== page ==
Surgical Treatment for BPH
When medical therapy fails and in severe cases, surgery can remove obstructing prostate tissue. Surgery is often recommended if you:
- Are unable to urinate
- Have kidney damage
- Have frequent urinary tract infections
- Have a lot of bleeding
- Have stones in the bladder
Transurethral Resection of the Prostate (TURP) is the most common surgery for BPH. In the United States, about 150,000 men have TURPs each year. TURP uses electric current or laser light. After anesthesia, the surgeon inserts a resectoscope through the tip of the penis into the urethra. The resectoscope has a light, valves for irrigating fluid, and an electrical loop. The loop cuts tissue and seals blood vessels. The removed tissue flushes into the bladder and out of the body. A catheter is placed in the bladder through the penis.
Transurethral incision of the prostate (TUIP) is used if you have a smaller prostate gland but major blockage. Instead of cutting and removing tissue, this procedure widens the urethra. The surgeon makes small cuts in the bladder neck, where the urethra joins the bladder, and in the prostate. This reduces the pressure of the prostate on the urethra. It makes urination easier.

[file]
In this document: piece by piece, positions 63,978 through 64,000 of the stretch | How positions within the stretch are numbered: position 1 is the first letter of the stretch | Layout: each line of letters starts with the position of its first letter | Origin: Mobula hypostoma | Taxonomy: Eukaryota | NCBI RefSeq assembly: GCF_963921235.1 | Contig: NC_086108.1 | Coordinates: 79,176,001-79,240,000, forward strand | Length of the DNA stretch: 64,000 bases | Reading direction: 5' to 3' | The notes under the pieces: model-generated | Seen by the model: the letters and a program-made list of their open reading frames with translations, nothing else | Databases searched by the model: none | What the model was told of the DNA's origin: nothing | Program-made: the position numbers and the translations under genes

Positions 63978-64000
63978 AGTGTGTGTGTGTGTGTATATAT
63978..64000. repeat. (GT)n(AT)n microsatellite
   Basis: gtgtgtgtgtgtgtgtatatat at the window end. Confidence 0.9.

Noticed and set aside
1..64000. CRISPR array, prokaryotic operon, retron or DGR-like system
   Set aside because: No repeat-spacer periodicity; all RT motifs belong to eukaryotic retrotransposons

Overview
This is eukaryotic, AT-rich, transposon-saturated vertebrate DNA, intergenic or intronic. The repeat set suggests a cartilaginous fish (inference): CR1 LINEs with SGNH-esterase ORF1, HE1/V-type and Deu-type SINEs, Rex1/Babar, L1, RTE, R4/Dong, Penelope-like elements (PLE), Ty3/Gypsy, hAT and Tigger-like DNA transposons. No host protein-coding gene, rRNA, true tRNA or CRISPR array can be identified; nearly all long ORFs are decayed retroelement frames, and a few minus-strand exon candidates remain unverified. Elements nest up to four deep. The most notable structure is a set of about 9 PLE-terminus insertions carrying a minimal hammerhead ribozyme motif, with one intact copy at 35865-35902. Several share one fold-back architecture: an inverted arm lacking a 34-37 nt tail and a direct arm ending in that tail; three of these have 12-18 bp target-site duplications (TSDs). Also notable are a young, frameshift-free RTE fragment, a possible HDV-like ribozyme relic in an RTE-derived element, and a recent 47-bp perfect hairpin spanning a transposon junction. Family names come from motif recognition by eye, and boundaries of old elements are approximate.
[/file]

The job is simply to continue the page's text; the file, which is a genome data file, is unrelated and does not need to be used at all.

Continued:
The UroLift® System treatment is a minimally invasive approach to treating an enlarged prostate that lifts or holds the enlarged prostate tissue out of the way so it no longer blocks the urethra. There is no cutting, heating or removal of prostate tissue. The urologist places tiny implants to hold the prostate lobes apart, like open curtains on a window, to relieve compression on the urethra. This allows urine to flow normally again.
Suprapubic prostatectomy is a procedure to remove the inside part of the prostate gland to treat an enlarged prostate. It is done through a surgical cut in your lower belly, and may be required if you have a gland that is too large to remove with endoscopic treatment options or if you have significant stones within the bladder. The surgeon removes only the inner part of the prostate gland. The outer part is left behind. The process is similar to scooping out the inside of an orange and leaving the peel intact. After removing part of your prostate, the surgeon will close the outer shell of the prostate with stitches. A drain may be left in your belly to help remove extra fluids after surgery, and a catheter is required during healing. This does require a hospital stay of a few days.